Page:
Number 2: Clairo

Similar to the band Wallows, Clairo is an artist that gives of that 80s vibe. So far she has collaborated with Wallows, Cuco, and a few more indie artists.

The first song that you should listen too? I bet on “Pretty Girl”.

Number 3: Conan Gray

This artist’s music is under the genre of pop. If you liked Lorde’s music then I believe you’ll like Conan Gray’s music! Go on, give him a try!

I recommend that you listen to “Generation Why” first.

Number 4: Rex Orange County

If you’re not yet listening to him then I suggest you do! His music is just art! His music is a mixture of jazz, rock, and pop. And his lyrics are bold and witty while his voice does his lyrics justice. He sings with so much emotion that whoever listens to his music tends to get emotional too.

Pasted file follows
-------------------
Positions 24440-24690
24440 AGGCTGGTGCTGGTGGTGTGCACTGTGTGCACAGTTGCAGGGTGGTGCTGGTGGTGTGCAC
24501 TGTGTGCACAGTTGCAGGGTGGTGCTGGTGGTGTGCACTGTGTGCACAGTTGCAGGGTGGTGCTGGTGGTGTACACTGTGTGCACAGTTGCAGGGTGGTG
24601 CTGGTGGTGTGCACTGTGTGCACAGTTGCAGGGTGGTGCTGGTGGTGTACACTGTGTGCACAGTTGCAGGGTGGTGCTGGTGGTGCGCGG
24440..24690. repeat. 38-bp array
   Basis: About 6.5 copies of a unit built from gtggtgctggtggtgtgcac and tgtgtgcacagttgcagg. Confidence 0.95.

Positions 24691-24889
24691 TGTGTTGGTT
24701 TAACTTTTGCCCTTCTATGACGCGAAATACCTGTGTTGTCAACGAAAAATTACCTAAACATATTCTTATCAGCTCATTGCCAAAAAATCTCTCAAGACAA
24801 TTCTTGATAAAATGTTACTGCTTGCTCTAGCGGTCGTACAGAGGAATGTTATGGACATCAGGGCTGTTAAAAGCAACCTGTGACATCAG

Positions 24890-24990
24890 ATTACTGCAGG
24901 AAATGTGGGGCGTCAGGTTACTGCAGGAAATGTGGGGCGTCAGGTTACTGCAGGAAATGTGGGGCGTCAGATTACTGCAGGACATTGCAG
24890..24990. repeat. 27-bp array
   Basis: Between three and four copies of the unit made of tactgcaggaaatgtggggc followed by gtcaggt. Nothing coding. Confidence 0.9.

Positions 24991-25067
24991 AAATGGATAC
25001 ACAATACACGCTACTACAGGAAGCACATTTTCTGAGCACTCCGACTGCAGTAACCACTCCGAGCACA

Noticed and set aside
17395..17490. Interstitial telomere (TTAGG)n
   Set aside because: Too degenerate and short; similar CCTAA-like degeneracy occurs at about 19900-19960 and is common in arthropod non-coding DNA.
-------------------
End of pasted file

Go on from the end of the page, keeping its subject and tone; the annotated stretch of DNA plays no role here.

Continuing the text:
“Sunflower” and “Loving is Easy” are favourites of mine.

Number 5: Reality Club

Reality Club is an indie band from Indonesia which consists of Fathia Izzati (vocal), Nugi Wicaksono (bass), Iqbal Anggakusumah (guitar), Era Patigo (drum), and Faiz Novascotia Saripudin (vocal and guitar). Their music is under the genre of rock. Their music consists of amazing guitar riffs and intros with amazing harmonization which can usually be found in the chorus and bridge.

I suggest that you listen first to “Is it the answer?”

Number 6: Phum Viphurit

Phum is an singer from Thailand who releases music that can be classified under the genre of alternative R&B- although Phum prefers to call his musical style “Sunshine Music”.

 If you love music with a funky bass line and guitar riff, well I think you’ll love his song “Lover Boy”. He also has acoustic versions of his songs, so go ahead and check it out!

Number 7: Joji